The great Gonzalo (29) battled with the Moor
(What time the Alhambra shook-soon to unfold
Its sacred courts, and fountains yet untold,
Its holy texts and arabesques of gold),
Though Roldan, (30) sleep and death to him alike,
Grasp'd his good sword and half unsheathed to strike

"6

Oh born to wander with your flocks," he cried,

Day, when it came, came only with its light;
Though long invoked, 't was sadder than the night!
Look where He would, for ever as He turn'd,
He met the eye of one that inly mourn'd.

4 Many such appellations occur in Bernal Diaz. c. 204.

5 A luminous appearance of good omen.

And bask and dream along the mountain-side;
To urge your mules, tinkling from hill to hill;
Or at the vintage-feast to drink your fill,
And strike your castanets, with gipsy-maid
Dancing Fandangos in the chesnut shade-
Come on," he cried, and threw his glove in scorn,
"Not this your wonted pledge, the brimming horn,
Valiant in peace! adventurous at home!
Oh, had ye vow'd with pilgrim-staff to roam;
Or with banditti sought the sheltering wood,
Where mouldering crosses mark the scene of blood!-'
He said, he drew; then, at his Master's frown,
Sullenly sheathed, plunging the weapon down.

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CANTO VI.

Still unsubdued by Danger's varying form,
Still, as unconscious of the coming storm,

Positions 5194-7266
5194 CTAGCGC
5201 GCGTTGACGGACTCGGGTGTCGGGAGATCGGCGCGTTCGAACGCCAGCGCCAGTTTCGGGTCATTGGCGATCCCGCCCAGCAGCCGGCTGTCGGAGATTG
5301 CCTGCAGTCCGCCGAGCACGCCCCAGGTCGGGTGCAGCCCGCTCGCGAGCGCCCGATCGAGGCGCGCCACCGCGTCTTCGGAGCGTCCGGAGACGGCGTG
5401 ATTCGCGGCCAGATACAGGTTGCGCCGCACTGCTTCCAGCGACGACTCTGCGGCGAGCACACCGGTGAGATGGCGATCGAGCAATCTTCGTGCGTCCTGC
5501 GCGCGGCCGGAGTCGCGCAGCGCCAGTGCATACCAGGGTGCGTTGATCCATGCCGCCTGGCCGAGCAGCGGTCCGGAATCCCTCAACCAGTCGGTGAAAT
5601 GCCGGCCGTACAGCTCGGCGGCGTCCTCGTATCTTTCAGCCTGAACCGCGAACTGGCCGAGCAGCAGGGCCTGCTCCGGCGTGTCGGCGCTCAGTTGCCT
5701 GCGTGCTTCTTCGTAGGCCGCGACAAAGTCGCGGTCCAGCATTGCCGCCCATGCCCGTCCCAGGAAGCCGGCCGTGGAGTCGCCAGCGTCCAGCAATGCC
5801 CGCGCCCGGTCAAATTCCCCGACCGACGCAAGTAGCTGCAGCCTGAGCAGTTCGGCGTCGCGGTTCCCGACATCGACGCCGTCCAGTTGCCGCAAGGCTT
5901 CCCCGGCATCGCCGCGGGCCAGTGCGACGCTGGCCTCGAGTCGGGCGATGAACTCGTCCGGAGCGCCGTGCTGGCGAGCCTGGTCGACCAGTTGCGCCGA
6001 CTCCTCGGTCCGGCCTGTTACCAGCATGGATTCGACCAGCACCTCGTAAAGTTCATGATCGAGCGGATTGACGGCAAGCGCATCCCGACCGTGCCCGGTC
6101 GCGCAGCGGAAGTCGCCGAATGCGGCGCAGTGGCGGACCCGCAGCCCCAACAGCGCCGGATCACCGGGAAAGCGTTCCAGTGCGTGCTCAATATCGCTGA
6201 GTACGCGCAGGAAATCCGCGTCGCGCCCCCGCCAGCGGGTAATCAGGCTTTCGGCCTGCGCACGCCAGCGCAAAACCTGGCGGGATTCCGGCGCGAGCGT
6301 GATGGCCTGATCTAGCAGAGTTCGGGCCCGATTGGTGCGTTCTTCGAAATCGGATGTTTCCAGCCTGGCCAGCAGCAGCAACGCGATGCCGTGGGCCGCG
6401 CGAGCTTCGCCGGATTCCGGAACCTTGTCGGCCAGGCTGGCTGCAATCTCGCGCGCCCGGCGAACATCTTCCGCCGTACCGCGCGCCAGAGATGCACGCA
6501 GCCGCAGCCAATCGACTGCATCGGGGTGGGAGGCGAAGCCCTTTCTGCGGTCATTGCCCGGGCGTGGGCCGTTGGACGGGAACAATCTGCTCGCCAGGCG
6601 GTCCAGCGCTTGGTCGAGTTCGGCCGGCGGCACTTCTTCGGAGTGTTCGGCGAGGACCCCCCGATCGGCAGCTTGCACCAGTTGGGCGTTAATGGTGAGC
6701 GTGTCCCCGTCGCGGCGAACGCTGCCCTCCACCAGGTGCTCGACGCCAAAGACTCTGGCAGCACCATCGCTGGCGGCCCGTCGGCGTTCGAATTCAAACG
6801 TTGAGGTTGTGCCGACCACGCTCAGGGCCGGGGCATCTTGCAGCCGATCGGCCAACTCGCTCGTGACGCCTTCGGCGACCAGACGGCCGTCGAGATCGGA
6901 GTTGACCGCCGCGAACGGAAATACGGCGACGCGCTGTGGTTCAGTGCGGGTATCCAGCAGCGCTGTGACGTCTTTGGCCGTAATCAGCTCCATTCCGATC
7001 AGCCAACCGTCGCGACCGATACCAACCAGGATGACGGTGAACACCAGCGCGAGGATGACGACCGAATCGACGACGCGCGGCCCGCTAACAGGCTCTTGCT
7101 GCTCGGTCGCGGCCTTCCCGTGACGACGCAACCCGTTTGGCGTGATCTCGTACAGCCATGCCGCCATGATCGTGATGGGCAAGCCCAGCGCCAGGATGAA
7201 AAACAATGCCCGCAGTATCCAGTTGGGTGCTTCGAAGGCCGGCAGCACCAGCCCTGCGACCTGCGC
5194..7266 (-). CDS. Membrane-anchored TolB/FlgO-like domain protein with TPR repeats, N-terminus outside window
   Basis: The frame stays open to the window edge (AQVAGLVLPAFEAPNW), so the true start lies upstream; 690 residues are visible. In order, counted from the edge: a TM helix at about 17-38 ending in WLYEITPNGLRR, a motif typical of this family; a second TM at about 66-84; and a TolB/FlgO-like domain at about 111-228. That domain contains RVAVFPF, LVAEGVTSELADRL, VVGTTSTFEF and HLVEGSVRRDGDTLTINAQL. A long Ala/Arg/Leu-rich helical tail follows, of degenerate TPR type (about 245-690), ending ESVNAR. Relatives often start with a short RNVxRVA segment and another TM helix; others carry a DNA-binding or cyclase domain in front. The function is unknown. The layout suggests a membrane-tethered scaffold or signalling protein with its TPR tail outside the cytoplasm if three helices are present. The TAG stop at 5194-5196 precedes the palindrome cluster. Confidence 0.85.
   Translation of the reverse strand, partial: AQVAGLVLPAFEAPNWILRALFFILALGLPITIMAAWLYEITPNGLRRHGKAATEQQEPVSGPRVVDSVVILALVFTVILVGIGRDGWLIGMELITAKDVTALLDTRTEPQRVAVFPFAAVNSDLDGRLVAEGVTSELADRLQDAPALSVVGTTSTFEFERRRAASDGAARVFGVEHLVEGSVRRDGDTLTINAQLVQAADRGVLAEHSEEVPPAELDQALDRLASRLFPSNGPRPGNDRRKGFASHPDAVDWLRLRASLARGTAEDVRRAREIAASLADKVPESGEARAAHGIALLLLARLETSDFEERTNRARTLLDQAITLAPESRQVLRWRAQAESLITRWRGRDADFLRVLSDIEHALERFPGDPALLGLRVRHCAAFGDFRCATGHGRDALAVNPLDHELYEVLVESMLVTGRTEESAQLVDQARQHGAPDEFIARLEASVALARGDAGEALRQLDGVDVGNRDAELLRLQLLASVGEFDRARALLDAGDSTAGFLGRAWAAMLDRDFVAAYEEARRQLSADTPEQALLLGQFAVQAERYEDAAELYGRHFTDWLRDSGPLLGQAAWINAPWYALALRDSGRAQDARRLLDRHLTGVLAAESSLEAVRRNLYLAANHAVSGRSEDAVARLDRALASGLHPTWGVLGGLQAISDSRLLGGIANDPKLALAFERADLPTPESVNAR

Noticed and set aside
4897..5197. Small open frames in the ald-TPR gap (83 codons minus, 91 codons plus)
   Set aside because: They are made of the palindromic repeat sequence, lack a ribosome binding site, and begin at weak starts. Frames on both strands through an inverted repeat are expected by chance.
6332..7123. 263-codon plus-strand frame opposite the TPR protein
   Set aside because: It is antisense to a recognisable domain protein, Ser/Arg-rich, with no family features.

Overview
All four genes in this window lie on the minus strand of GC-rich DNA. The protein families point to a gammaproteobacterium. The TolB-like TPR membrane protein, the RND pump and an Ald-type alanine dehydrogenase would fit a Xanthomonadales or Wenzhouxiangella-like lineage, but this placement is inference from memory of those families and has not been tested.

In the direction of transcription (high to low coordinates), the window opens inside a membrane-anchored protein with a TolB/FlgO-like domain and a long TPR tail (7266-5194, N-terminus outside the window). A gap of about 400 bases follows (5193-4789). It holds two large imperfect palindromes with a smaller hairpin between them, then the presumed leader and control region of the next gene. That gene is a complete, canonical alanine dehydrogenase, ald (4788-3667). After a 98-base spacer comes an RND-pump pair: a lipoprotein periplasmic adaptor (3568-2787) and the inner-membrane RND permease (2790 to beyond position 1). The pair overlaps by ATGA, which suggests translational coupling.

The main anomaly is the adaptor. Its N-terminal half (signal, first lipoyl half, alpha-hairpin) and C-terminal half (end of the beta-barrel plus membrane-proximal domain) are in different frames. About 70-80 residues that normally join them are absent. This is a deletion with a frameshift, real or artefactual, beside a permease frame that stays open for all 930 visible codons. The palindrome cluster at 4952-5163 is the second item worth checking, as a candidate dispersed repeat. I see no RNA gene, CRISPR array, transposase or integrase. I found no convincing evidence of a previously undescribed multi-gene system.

He look'd elate; and, with his wonted smile,
On the great Ordnance leaning, would beguile
The hour with talk. His beard, his mien sublime,
and Shadow'd by Age-by Age before the time,'

From many a sorrow borne in many a clime,
Moved every heart. And now in opener skies
Stars yet unnamed of purer radiance rise!
Stars, milder suns, that love a shade to cast,
And on the bright wave fling the trembling mast!
Another firmament! the orbs that roll,

The flight of an Angel of Darkness.

WAR with the Great in War let others sing,
Havoc and spoil, and tears and triumphing,
The morning-march that flashes to the sun,
The feast of vultures when the day is done;
And the strange tale of many slain for one!
I sing a Man, amidst his sufferings here,
Who watch'd and served in humbleness and fear;
Gentle to others, to himself severe.

1 F. Columbus, c. 32.

2 Light vessels, formerly used by the Spaniards and Portu- Singly or clustering, round the Southern pole!

Nor yet the four that glorify the Night

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Ah, how forget when to my ravish'd sight
The Cross shone forth in everlasting light! (31)
"Twas the mid hour, when He, whose accents dread,"
Still wander'd through the regions of the dead,
(Merion, commission'd with his host to sweep
From age to age the melancholy deep)